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Anticancer Res. 2000 Nov-Dec;20(6B):4373-7.

Modulation of molecular marker expression by induction chemotherapy in locally advanced breast cancer: correlation with the response to therapy and the expression of MDR1 and LRP.

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  • 1Fundación Tejerina-Centro de Patología de la Mama, Madrid, Spain.



To assess if molecular markers are able to predict the response to induction chemotherapy in locally advanced breast cancer, and if any variation in their expression is associated with the degree of axillary lymph node invasion.


Between 1995 and 1999, 48 patients with locally advanced breast cancer were submitted to induction chemotherapy at Fundación Tejerina--Centro de Patología de la Mama, Madrid, Spain. The patients carried either tumors larger than 5 cm in diameter with clinically positive axillary nodes, T4a or T4b tumors regardless of size, or inflammatory carcinomas. All received between 3 and 6 cycles of CAF standard polychemotherapy (Cyclophosphamide, Doxorubicin and 5-Fluorouracil) with the exception of one patient, who received CMF therapy (Cyclophosphamide, Methotrexate and 5-Fluorouracil), and another one, who received Taxotere-Doxorubicin. After completion of their induction chemotherapy scheme, 1 patient showed a "complete clinical response" (CCR, with disappearance of all clinical and radiological signs of tumor presence), 36 (75.0%) patients showed a "partial response" (PR, > 50%), 10 (20.8%) showed "no response" (NR, < 50%), and finally one progressed under treatment. Core biopsies were performed in all cases prior to treatment for histological diagnosis which allowed for the determination of the following parameters by means of immunohistochemistry: hormone receptors (ER and PR), oncogenes and tumor suppressor genes (c-erb-B2 and p53) and the proliferation marker Ki67. Initial tumor size, histologic and nuclear grade and histologic variety were also included as variables of the study. After chemotherapy, 37 patients were submitted to a rescue mastectomy at our center. The same aforementioned parameters were determined once again on the operative specimen, together with MDR1 expression (using two different antibodies) and LRP expression. As outcome variables, objective response to treatment and the presence of invaded axillary nodes were considered.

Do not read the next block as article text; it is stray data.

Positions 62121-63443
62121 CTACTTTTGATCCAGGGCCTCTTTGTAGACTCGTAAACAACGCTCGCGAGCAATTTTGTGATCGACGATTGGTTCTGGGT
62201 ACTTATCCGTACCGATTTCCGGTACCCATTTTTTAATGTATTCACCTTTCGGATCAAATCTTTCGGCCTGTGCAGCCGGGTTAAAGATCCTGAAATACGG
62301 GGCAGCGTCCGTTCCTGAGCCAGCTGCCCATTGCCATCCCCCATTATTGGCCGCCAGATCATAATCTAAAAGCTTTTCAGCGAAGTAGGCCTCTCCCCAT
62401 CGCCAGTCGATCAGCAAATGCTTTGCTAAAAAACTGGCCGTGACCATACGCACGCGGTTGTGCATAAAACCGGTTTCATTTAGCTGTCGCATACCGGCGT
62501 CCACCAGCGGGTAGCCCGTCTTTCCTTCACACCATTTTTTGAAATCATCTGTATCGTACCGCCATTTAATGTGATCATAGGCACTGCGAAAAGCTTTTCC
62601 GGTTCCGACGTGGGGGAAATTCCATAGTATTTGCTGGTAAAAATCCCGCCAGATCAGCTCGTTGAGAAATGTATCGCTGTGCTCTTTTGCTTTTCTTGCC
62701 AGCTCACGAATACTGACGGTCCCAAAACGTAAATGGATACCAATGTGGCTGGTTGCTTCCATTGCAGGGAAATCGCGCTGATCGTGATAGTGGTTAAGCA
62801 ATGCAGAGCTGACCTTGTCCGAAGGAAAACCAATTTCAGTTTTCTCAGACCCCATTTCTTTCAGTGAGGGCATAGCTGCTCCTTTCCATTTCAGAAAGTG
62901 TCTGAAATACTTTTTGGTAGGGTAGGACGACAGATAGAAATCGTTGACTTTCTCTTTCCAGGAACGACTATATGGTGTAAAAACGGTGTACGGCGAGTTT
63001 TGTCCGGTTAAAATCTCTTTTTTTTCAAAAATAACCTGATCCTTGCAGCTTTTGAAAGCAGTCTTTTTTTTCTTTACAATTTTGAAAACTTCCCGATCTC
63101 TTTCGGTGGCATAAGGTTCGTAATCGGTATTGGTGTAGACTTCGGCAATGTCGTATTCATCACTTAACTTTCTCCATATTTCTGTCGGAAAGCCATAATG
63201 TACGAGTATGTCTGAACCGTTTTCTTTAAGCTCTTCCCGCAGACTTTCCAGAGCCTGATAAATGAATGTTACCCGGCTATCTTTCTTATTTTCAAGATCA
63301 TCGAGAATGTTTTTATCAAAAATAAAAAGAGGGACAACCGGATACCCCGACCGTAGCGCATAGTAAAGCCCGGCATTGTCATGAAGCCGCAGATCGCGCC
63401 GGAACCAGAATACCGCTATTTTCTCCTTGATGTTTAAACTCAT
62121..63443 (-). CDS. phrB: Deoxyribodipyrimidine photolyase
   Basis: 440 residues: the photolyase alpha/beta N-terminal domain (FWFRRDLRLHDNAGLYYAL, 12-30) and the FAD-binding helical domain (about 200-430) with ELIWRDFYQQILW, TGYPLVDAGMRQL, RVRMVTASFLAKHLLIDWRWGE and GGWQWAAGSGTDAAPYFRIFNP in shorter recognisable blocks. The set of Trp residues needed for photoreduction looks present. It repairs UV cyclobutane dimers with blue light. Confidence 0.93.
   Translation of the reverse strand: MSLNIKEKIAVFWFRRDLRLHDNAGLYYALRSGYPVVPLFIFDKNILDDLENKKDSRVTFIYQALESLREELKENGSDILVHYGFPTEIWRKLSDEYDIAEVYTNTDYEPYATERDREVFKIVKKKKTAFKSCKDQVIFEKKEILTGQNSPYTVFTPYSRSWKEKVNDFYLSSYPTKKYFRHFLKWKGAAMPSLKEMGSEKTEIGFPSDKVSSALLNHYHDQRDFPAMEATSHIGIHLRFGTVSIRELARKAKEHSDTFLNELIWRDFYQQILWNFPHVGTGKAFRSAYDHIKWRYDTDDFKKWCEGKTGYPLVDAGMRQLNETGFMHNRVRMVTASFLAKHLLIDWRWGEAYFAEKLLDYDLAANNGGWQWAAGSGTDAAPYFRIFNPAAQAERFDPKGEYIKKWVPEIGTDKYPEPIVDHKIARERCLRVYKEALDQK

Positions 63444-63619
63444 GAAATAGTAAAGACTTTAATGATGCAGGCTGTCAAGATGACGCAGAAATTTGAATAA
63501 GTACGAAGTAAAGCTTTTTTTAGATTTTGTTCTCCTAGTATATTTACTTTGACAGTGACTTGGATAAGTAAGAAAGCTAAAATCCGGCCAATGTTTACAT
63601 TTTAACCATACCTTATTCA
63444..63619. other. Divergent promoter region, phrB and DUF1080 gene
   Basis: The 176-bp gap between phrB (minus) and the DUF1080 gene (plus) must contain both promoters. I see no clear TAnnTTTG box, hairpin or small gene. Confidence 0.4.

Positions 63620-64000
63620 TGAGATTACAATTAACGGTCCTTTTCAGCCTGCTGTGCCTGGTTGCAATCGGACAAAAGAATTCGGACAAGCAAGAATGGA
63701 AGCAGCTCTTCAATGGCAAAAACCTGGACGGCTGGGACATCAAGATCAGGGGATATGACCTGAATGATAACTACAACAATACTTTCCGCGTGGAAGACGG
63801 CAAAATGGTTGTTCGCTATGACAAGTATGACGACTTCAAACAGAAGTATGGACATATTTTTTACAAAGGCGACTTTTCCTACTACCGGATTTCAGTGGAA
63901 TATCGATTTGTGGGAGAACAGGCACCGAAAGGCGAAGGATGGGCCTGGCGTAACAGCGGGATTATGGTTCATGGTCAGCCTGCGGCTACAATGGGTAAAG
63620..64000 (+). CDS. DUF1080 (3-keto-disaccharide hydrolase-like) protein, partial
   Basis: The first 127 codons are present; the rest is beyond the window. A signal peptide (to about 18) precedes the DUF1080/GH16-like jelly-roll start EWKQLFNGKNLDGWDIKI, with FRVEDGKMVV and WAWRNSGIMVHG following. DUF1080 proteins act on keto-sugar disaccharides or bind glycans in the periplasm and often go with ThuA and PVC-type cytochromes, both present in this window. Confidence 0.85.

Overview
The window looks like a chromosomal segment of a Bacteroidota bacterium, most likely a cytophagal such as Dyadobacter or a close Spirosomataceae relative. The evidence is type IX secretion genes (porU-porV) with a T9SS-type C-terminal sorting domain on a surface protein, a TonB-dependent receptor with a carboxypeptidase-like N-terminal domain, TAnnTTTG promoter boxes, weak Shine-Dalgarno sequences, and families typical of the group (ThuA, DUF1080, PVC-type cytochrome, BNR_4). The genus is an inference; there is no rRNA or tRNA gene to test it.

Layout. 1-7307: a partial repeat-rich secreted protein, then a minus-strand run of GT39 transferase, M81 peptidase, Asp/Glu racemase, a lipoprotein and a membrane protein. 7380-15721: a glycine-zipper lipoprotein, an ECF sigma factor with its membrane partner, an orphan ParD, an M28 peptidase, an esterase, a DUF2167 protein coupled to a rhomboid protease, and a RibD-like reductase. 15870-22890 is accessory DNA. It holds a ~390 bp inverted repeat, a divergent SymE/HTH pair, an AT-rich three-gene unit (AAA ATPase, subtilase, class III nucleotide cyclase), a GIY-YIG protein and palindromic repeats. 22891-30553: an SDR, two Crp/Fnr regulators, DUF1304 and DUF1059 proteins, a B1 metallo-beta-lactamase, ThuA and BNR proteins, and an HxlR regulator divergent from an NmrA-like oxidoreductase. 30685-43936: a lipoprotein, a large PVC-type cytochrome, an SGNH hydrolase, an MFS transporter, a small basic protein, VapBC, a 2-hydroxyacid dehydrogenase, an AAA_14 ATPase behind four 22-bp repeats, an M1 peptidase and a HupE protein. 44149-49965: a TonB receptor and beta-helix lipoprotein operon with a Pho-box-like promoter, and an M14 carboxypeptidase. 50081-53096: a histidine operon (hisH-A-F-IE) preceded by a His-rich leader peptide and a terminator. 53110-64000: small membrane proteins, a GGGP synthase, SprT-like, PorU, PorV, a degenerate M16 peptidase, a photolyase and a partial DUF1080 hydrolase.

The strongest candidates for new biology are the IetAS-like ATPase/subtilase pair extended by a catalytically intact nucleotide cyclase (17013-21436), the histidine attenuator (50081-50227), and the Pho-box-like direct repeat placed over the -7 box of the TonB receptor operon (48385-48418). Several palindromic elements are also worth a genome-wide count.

Only the expression of the proliferation-associated Ki67 antigen, as well as nuclear grade were affected significantly (p < 0.05) by the previous chemotherapeutic treatment. All other studied parameters showed no significant change in expression. More disappointingly, even, none of the studied variables showed any significant power for predicting either an objective response to treatment, or the presence of invaded axillary nodes at surgery. Both outcome end-points were also unrelated to each other. Overexpression of the multidrug-resistance gene or the LRP gene, finally, showed no correlation whatsoever with the previous response to chemotherapy.


According to these results, the parameters employed by us are of no practical use for predicting the response to treatment or the presence of invaded nodes at rescue surgery in locally advanced breast cancer. Clinical and surgical assessment remain thus the mainstay of treatment for this group of patients.

[PubMed - indexed for MEDLINE]
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